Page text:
DPC Latency Checker
DPC Latency Checker is a Windows tool that analyses the capabilities of a computer system to handle real-time data streams properly. It may help to find the cause for interruptions in real-time audio and video streams, also known as drop-outs. The program supports Windows 2000, Windows XP, Windows XP x64, Windows Server 2003, Windows Server 2003 x64, Windows Vista, Windows Vista x64, Windows 7, Windows 7 x64.
any kernel-mode device driver in your Windows system is implemented improperly and causes excessive latencies of Deferred Procedure Calls (DPCs) then probably drop-outs will occur when you use real-time audio or video streaming applications. For an explanation of this effect see Background information below.
The DPC Latency Checker tool determines the maximum DPC latency that occurs on your Windows system and thus enables you to check the real-time capabilities of your computer. DPC Latency Checker works independent of any external hardware. Using this tool may be helpful in the following situations:
1. You experience interruptions (drop-outs) in a flow of data processed in real-time, for example an audio stream, video stream or a sequence of measuring data, and you want to find out the reason for this problem.
2. You want to verify that your Windows system is configured properly so that it is capable of handling real-time data transfer before you install the corresponding streaming application.
3. You want to check if a particular computer system is suitable for streaming applications, for example before you buy this system.
DPC Latency Checker is very simple to use. Download dpclat.exe and launch it. No software installation is required.
DPC Latency Checker periodically updates its internal statistical data at an interval displayed as Test Interval. This statistical data is queried and displayed on screen once per second. The Current Latency value indicates the maximum DPC latency measured within the last second. The value labeled Absolute Maximum represents the maximum latency measured since the tool was started. Use the Reset button to clear this value.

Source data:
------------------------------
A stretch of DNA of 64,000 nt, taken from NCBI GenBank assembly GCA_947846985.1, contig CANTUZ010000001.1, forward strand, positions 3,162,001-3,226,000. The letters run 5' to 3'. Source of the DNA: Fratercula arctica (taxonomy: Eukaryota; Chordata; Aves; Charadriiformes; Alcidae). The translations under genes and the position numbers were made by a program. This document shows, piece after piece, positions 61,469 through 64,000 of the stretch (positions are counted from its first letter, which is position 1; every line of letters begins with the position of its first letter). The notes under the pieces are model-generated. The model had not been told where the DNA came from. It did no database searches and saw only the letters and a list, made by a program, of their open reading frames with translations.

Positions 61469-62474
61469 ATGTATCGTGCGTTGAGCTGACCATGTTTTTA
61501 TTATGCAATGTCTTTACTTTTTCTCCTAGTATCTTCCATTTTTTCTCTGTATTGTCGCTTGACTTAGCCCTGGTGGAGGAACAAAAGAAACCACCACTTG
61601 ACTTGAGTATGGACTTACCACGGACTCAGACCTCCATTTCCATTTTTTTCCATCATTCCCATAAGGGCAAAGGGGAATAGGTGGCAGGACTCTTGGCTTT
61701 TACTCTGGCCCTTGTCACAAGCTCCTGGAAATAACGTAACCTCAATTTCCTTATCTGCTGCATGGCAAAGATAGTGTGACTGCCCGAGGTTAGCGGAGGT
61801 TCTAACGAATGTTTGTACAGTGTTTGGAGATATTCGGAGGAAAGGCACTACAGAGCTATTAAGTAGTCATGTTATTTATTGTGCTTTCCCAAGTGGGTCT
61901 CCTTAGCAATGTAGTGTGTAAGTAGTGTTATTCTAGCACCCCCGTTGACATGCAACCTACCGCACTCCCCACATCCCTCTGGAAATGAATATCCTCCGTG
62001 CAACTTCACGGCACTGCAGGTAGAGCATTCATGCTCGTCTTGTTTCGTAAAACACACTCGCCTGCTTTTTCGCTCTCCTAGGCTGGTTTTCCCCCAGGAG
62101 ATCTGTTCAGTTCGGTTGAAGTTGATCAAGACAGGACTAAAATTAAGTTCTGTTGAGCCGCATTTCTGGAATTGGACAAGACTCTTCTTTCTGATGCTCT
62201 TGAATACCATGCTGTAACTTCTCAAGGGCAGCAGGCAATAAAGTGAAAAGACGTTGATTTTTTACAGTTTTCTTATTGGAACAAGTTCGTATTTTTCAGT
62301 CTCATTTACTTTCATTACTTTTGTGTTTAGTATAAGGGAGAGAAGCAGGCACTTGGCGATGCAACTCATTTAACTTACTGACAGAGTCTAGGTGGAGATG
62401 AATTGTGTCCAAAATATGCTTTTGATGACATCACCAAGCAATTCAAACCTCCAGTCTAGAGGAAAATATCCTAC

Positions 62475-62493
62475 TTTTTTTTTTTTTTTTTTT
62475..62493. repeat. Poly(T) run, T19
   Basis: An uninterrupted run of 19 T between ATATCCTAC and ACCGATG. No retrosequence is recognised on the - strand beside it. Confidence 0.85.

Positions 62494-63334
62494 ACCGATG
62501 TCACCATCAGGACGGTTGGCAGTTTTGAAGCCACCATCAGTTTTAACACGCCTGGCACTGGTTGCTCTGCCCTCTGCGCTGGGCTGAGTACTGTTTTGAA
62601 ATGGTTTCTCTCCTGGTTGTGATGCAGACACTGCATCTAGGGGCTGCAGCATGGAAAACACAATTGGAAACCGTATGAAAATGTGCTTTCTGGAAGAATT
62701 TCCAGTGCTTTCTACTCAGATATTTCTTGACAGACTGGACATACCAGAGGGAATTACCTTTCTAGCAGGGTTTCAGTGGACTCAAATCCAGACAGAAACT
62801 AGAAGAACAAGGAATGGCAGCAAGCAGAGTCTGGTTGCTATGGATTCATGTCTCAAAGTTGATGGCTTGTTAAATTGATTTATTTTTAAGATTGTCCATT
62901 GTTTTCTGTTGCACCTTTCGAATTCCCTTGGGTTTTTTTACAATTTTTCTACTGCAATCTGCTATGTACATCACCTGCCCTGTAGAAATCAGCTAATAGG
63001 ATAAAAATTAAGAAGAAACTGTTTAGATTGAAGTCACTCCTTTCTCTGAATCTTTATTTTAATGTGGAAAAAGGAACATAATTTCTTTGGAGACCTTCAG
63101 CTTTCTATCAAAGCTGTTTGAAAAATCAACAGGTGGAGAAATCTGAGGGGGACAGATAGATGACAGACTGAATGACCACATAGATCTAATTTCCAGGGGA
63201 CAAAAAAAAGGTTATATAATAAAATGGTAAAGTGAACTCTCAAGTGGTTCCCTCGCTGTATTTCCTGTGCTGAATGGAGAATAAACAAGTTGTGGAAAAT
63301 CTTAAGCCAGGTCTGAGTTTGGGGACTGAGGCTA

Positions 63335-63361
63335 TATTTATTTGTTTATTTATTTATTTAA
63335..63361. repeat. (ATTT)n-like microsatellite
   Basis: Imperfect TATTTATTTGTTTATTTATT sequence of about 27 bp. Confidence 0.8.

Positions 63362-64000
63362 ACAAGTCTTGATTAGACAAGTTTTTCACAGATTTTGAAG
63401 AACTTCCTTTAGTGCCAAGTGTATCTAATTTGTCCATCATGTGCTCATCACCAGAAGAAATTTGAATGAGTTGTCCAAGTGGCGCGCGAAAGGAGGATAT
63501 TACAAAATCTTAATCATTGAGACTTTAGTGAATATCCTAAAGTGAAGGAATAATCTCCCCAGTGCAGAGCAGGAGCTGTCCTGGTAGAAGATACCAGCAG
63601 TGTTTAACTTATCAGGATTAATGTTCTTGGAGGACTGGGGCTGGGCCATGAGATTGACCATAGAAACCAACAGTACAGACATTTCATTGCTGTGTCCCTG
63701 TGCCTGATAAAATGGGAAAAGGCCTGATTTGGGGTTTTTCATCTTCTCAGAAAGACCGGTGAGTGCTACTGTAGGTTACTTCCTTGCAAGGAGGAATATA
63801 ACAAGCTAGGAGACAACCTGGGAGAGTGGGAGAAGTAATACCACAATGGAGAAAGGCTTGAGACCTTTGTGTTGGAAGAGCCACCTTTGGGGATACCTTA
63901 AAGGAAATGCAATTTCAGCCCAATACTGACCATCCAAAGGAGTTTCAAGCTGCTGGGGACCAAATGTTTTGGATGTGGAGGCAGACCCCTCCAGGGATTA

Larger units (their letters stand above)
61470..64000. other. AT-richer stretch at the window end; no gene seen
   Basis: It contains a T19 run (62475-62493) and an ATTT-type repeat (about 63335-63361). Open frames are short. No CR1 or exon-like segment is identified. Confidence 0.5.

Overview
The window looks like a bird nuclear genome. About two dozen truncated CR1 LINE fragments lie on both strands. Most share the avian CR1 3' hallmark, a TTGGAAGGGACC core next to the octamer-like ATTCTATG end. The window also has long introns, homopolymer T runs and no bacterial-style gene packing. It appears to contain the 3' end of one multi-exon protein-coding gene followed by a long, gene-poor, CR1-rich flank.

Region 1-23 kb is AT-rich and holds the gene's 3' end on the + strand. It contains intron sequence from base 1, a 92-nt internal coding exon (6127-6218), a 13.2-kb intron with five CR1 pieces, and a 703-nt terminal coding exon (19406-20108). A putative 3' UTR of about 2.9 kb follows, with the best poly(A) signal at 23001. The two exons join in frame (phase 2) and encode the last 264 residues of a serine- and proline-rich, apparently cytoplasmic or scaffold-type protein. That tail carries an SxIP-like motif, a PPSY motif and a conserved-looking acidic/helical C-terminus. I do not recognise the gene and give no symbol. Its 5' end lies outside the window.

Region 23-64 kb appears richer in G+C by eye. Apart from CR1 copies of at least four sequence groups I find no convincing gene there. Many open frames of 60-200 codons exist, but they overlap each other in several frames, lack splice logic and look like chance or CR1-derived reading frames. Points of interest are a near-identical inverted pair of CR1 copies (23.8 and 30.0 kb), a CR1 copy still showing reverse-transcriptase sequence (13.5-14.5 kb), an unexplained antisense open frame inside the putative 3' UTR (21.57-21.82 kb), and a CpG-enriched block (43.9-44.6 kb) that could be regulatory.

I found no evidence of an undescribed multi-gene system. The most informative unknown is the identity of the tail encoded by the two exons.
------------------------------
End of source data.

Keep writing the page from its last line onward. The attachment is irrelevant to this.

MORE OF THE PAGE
The bar graph shows the Current Latency value over time. Each bar represents the maximum DPC latency occurred within one second. The most recent value is shown as the right-most bar. Every second, bars are scrolled from right to left and a new bar is added at the right-hand side.
Latency analysis can be stopped by means of the Stop button. If the button is clicked again the tool restarts measuring of DPC latencies.
You can find out the driver which causes the excessive DPC latencies by disabling individual devices using Windows Device Manager. To open Device Manager, choose Properties from the context menu of the My Computer icon on your desktop and click the Device Manager button on the Hardware tab.
After you disabled a single device, carefully watch DPC Latency Checker. When excessive latency values disappear you found the responsible device driver. If there are still exceptional large DPC latencies try the next device.
In many cases DPC latency problems are caused by specific types of devices. So you should try the device types listed below first.
* Network adapters for Ethernet and Wireless LAN (W-LAN)
* Internal modems
* Internal sound devices (on-board sound systems)
* Any PCI or PCI Express add-on card, any PCCard or ExpressCard, e.g. TV tuner cards, ISDN or DSL adapters, modems, etc.
Warning: Don't disable devices that are essential for your computer to function!
You should not disable:
* any device listed in Device Manager under System devices or Computer,
* the hard disk that contains the system partition,
* the IDE/ATAPI or SATA controller this hard disk is connected to,
* the system keyboard,
* the mouse, track point or touch pad device,
* the USB controller external keyboard and/or mouse devices are connected to,
* the display controller listed under Display adapters.
When you have identified the device driver which is responsible for the drop-outs consult the device vendor's Web site or customer support to find an update for this driver. If this is not possible you may decide to keep the concerned device disabled while you are using streaming applications.
By using the method described above, in some cases it may not be possible to clearly identify a device driver that is responsible for the problems. In such a situation you could try to use the tool RATT available from Microsoft. However, RATT is not easy to use and analysis results might be difficult to interpret. To download RATT, search Google for "Microsoft RATTV3".
The license of this software is Freeware, you can free download and free use this diagnostic software.